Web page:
Note: I’m writing this from an American’s perspective with American college students in mind so what I’m saying can be different for other nationalities.
As a college student I studied abroad in two non-traditional countries, Costa Rica and South Korea. Although both are gaining popularity with American students, they’re still not to the degree of top study abroad locales like Great Britain, Italy, France, or Spain, the one “traditional” country I studied in. Studying abroad in a traditional country certainly has its immense benefits-easier language barriers to contend with, or in the case of Great Britain and Australia, no language barriers, first world conditions, no threat of political strife. However, the main negative to studying in a traditional country is that it is often overrun with foreign college students; this is especially true in smaller cities (not necessarily mega metropolises like Paris or Barcelona). In Seville, Spain, when walking from my home in the Triana neighborhood across the Puente de Isabel II (the bridge across the Guadalquivir River) into the areas of Arenal and the Barrio de Santa Cruz, I would often see people not only from my program but countless other Americans that were studying at the dozen study abroad programs scattered throughout the city. Granted, I knew that further away from the city center, the less foreign expat faces I would see, but the areas in which I lived and studied were definitely home to many American student expats.
|The Guadalquivir River-Seville, Spain|
When you study abroad in a non-traditional country, you will naturally encounter less people that share your language or nationality; this I feel will definitely help in contributing to a more enriching experience abroad overall. The program that I studied with in Costa Rica was structured so that in the first month there were intensive classes followed by a two month internship. Although the program was small to begin with (16 people), I and another girl remained in the capital of San Jose for our internships; half went to areas elsewhere in the country while the rest journeyed north to Nicaragua, where they completed their internships. One of the boys went and lived in a village that was located near the border with Panama. Speaking with him I know that his time in Costa Rica was definitely enriched because of the particular internship that he chose, working with indigenous people to help them in the area of sustainable development. Although my internship was at a local English language newspaper where my fellow internees were Americans, once I left the office at night and on weekends, I lived with and among Costa Ricans. There was nothing at all remotely expat about it.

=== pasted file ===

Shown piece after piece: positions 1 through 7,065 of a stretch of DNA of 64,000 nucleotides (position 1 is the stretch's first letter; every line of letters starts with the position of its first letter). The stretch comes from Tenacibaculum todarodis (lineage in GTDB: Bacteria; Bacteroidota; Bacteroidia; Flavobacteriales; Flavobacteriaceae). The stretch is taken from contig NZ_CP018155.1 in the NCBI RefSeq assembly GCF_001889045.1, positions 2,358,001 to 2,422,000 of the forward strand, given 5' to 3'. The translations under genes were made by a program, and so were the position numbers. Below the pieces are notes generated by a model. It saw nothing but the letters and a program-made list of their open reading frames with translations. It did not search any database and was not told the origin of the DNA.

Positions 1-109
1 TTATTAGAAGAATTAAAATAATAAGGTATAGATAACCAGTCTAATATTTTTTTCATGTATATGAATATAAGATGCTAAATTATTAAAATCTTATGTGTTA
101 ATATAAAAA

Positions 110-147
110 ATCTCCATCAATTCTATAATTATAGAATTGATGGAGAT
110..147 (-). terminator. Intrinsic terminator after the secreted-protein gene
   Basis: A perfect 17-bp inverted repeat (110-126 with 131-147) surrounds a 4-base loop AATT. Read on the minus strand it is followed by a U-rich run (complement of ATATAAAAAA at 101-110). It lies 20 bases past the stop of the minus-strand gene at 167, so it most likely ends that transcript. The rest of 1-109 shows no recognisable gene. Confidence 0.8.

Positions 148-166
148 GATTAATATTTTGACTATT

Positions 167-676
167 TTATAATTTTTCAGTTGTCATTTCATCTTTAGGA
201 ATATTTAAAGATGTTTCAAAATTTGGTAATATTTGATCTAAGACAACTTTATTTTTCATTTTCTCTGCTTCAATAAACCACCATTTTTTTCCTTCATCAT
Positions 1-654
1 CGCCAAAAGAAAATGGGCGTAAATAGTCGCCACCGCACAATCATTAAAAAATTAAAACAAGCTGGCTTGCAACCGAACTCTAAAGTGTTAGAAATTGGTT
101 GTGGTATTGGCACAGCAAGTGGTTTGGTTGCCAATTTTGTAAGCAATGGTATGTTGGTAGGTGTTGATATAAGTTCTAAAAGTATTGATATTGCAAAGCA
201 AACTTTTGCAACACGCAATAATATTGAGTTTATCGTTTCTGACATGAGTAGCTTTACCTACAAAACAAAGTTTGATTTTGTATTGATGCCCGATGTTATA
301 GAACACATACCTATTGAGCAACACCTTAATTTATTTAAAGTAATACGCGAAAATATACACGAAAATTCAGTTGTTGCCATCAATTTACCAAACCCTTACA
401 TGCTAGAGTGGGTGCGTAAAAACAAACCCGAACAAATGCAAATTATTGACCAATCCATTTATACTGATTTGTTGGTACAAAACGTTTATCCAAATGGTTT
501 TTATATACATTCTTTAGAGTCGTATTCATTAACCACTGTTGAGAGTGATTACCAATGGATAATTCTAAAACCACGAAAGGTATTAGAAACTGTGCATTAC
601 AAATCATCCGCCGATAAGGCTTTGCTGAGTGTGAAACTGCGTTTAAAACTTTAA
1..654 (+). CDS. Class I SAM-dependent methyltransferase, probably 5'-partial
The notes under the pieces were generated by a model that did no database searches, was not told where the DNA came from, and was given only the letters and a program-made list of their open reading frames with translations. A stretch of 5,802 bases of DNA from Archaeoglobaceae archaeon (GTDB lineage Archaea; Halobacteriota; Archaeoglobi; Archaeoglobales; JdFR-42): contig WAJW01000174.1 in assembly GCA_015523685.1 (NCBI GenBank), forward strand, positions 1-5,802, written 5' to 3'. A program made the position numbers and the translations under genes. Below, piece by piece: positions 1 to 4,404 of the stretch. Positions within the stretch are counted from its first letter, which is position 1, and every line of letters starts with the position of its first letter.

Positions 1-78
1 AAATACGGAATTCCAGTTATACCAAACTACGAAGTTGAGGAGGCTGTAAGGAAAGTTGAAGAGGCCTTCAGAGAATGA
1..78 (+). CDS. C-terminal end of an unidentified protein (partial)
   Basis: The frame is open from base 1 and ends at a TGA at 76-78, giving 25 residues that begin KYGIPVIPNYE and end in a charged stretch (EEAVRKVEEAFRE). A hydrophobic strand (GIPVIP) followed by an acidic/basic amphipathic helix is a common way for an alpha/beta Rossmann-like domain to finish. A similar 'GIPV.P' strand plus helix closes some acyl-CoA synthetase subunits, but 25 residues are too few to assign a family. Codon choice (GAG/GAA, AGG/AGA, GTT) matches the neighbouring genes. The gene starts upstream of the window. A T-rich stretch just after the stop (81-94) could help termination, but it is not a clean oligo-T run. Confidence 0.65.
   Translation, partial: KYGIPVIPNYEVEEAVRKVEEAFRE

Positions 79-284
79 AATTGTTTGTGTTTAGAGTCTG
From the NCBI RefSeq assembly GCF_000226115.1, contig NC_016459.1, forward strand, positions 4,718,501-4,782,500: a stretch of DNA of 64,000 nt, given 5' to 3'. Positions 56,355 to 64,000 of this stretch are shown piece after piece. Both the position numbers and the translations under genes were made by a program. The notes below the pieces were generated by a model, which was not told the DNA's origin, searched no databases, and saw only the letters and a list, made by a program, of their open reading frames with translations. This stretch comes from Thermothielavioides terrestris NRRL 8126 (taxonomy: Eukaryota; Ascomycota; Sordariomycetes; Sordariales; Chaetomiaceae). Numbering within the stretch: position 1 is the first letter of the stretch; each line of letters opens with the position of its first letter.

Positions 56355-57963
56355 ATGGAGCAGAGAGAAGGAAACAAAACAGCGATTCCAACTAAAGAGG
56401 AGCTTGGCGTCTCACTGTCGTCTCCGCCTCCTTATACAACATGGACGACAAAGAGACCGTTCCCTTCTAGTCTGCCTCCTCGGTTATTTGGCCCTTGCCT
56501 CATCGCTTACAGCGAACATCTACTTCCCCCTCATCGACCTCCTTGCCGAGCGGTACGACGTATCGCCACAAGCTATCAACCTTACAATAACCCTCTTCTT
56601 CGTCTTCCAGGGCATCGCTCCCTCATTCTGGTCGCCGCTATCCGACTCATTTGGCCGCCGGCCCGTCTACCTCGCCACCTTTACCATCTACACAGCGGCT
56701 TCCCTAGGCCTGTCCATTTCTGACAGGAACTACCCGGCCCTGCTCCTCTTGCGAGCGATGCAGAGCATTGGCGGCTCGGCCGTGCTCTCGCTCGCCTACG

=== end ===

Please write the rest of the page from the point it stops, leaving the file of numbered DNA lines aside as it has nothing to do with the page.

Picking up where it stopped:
Studying abroad in a non-traditional country where the Roman alphabet is not used is doubly hard. Not only are you dealing with greater cultural differences, there’s also the issue of language barriers which in a non-Roman alphabet country, can make you feel as if you’re living with a permanent wall around you. Although I certainly had many moments of difficulties and frustrations while studying abroad for the summer in Seoul, South Korea, I would do it all again in a heartbeat if I had the chance. When I was 19 I had the chance to live in an Asian country, to sample some of the most frightening food known to man (okay this is probably somewhat exaggerated), and to tour buildings well over 1,000 years old. Many people can say they’ve been to the top of the Eiffel Tower, but how many can say they’ve been to the DMZ (Demilitarized Zone), the border that separates North Korea from South Korea? You can’t always find these unique, one of a kind experiences in more “traditional” study abroad countries. South Korea is the only Asian country I’ve visited but I anxiously await the day when I can return to that incredible continent once more.
What many people are not aware of when it comes to studying abroad in non-traditional countries is that there are many benefits to doing so. NAFSA, the Association of International Educators, a non-profit organization for professionals in all areas of international education, lists the following benefits to studying abroad in a non-traditional destination:
- Living in many non-western areas of the world requires changes in attitude, flexibility and the development of complex problem skills.
- Having studied abroad in non-traditional destinations helps distance students from the average study abroad program participant. Potential employers recognize that a different set of skills is developed when living in non-traditional locations.
- Non-traditional destinations provide unique opportunities for meaningful cultural integration and intercultural learning. Students engage within the local community, meet local leaders, visit culturally important institutions, and develop meaningful relationships.
Another immense benefit is from a financial standpoint. Although there does exist scholarship money for more popular study abroad destinations like England and Italy, it is usually not as plentiful nor as much as non-traditional destinations where scholarship assistance is often used to attract students to study there. The Gilman Scholarship Program and the Freeman-ASIA award both offer money to United States college students for study abroad in non-traditional countries.
While there is little that can compare with studying abroad in London or Paris, studying abroad in Cusco, Peru or Meknes, Morocco seem pretty incredible too.